In a telephone conversation yesterday, he said that his articles about .com represent his genuinely held beliefs which, as we agree, are not particularly unusual.
He observed that DI has a generally pro-TLD-competition point of view, and that many of my advertisers are drawn from the new gTLD industry, and said that his relationship with Verisign is not dissimilar to DI’s relationship to its advertisers.
Verisign has had its false advertising lawsuit against the .xyz gTLD registry thrown out of court.
XYZ.com this week won a summary judgement, ahead of a trial that was due to start next Monday.
“By granting XYZ a victory on summary judgement, the court found that XYZ won the case as a matter of law because there were no triable issues for a jury,” the company said in a statement.
The judge’s ruling does not go into details about the court’s rationale. XYZ’s motion to dismiss has also not been published.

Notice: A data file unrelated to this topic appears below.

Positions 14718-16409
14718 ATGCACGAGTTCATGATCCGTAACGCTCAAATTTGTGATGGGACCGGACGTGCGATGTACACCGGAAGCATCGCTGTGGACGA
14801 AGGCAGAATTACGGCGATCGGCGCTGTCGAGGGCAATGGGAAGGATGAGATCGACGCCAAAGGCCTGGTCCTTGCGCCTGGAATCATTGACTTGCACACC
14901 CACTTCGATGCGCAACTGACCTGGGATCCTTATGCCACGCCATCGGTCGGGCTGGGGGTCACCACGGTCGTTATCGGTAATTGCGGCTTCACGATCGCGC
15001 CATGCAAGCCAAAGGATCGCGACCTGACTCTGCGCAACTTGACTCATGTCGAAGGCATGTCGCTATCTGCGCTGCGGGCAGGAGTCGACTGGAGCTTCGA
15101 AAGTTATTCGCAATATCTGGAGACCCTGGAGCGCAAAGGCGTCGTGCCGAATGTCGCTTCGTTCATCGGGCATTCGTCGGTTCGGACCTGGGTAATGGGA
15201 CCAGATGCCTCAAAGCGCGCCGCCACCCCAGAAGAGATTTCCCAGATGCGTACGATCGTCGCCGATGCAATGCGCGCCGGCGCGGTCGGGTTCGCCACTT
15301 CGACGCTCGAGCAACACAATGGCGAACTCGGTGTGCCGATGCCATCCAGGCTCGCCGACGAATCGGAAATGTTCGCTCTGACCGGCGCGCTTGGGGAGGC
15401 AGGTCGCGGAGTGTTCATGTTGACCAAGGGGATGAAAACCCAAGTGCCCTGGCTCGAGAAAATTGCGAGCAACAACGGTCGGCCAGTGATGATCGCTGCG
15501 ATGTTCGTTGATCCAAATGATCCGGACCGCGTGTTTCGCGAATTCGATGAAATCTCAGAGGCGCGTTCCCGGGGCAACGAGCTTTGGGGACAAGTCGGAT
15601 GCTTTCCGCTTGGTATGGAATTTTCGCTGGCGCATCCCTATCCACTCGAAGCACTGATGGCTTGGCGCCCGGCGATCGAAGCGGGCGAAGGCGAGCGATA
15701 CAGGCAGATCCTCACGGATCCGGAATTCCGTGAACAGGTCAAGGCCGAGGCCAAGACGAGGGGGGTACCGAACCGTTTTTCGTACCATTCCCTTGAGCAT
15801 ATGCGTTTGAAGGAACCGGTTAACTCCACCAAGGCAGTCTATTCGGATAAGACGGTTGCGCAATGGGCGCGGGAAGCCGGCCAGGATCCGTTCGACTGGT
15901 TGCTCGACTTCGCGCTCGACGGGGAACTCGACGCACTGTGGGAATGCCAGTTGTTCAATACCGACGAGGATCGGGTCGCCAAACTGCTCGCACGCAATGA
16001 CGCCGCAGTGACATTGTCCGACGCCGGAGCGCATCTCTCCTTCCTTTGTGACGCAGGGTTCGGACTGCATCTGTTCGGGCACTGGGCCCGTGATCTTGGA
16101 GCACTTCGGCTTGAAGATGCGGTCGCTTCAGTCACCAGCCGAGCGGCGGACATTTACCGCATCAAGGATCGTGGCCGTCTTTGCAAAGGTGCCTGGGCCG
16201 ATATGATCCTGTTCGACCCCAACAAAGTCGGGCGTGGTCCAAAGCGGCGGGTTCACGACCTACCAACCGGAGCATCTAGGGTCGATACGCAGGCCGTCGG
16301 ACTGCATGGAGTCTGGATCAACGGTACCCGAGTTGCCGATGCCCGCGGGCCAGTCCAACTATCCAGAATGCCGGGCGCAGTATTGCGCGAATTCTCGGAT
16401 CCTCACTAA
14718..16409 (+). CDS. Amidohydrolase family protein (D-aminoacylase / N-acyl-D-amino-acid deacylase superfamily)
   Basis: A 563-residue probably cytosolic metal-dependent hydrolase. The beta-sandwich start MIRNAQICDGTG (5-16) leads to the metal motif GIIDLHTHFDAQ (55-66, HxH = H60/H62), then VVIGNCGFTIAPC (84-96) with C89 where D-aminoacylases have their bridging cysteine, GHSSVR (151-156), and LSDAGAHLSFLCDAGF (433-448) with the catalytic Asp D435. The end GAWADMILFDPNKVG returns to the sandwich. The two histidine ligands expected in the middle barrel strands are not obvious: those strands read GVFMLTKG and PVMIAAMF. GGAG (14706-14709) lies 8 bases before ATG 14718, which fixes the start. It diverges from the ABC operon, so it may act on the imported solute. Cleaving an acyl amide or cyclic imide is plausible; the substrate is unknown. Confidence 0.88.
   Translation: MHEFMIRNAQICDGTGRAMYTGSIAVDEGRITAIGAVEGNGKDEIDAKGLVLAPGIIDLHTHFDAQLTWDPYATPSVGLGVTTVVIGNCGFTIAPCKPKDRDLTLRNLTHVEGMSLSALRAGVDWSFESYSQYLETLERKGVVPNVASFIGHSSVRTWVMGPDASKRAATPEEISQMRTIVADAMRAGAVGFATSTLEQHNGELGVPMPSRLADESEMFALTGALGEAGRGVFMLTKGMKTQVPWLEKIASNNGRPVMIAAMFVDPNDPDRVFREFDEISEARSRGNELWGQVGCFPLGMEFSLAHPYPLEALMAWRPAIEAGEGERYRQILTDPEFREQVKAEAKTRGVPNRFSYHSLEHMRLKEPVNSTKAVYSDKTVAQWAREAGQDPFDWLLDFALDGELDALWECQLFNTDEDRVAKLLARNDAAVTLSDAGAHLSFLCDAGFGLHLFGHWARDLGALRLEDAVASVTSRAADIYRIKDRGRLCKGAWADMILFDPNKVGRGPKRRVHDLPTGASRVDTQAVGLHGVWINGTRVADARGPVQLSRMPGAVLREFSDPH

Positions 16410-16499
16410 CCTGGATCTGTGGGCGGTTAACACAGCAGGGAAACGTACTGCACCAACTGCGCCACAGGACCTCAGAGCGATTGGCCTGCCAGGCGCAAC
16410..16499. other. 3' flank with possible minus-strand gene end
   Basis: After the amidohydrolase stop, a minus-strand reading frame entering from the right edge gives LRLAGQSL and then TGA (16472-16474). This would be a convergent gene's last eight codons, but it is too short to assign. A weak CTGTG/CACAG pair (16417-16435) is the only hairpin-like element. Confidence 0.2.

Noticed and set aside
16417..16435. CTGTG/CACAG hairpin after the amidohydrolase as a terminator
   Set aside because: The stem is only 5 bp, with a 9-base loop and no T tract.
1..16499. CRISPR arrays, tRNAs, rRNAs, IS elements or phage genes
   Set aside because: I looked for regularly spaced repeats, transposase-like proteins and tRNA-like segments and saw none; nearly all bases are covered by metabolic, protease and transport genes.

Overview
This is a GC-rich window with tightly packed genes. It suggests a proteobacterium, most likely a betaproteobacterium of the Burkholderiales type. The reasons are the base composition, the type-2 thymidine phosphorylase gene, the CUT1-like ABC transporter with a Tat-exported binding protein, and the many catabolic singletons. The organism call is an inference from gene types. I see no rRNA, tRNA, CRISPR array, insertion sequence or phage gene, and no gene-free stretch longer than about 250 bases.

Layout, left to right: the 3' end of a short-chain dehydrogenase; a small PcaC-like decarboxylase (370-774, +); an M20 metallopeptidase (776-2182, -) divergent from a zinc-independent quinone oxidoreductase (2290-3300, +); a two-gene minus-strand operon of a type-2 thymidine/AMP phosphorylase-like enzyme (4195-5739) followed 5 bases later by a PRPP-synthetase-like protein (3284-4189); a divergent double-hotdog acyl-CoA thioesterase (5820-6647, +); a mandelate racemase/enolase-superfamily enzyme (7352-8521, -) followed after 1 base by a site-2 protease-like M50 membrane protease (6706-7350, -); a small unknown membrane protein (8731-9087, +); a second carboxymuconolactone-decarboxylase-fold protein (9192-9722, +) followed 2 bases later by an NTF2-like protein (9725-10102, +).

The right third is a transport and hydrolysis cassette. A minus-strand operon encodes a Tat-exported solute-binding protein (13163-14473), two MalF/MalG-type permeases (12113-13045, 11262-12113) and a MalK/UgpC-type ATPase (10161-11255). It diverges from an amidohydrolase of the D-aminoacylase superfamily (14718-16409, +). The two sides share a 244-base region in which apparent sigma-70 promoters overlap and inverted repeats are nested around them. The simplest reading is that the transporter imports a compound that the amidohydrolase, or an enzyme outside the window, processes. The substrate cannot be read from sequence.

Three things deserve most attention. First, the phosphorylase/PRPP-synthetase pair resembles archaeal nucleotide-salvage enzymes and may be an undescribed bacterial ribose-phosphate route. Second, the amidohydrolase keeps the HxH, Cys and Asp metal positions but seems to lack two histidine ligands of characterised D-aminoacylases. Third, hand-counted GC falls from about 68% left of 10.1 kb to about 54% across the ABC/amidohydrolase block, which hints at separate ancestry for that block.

So it’s difficult to know for sure exactly why the case has been thrown out.
Verisign sued in December, claiming XYZ and CEO Daniel Negari had lied in advertising and media interviews by saying there are no good .com domain names left.
Many of its claims centered on this video:
XYZ said its ads were merely hyperbolic “puffery” rather than lies.
Verisign also claimed that XYZ had massively inflated its purported registration numbers by making a shady $3 million reciprocal domains-for-advertising deal with Network Solutions.
XYZ general counsel Grant Carpenter said in a statement: “These tactics appear to be part of a coordinated anti-competitive scheme by Verisign to stunt competition and maintain its competitive advantage in the industry.”
While Verisign has lost the case, it could be seen to have succeeded in some respects.
XYZ had to pay legal fees in “the seven-figure range”, as well as disclose hundreds of internal company documents — including emails between Negari and me — during the discovery phase.
Through discovery, Verisign has obtained unprecedented insight into how its newest large competitor conducts its business.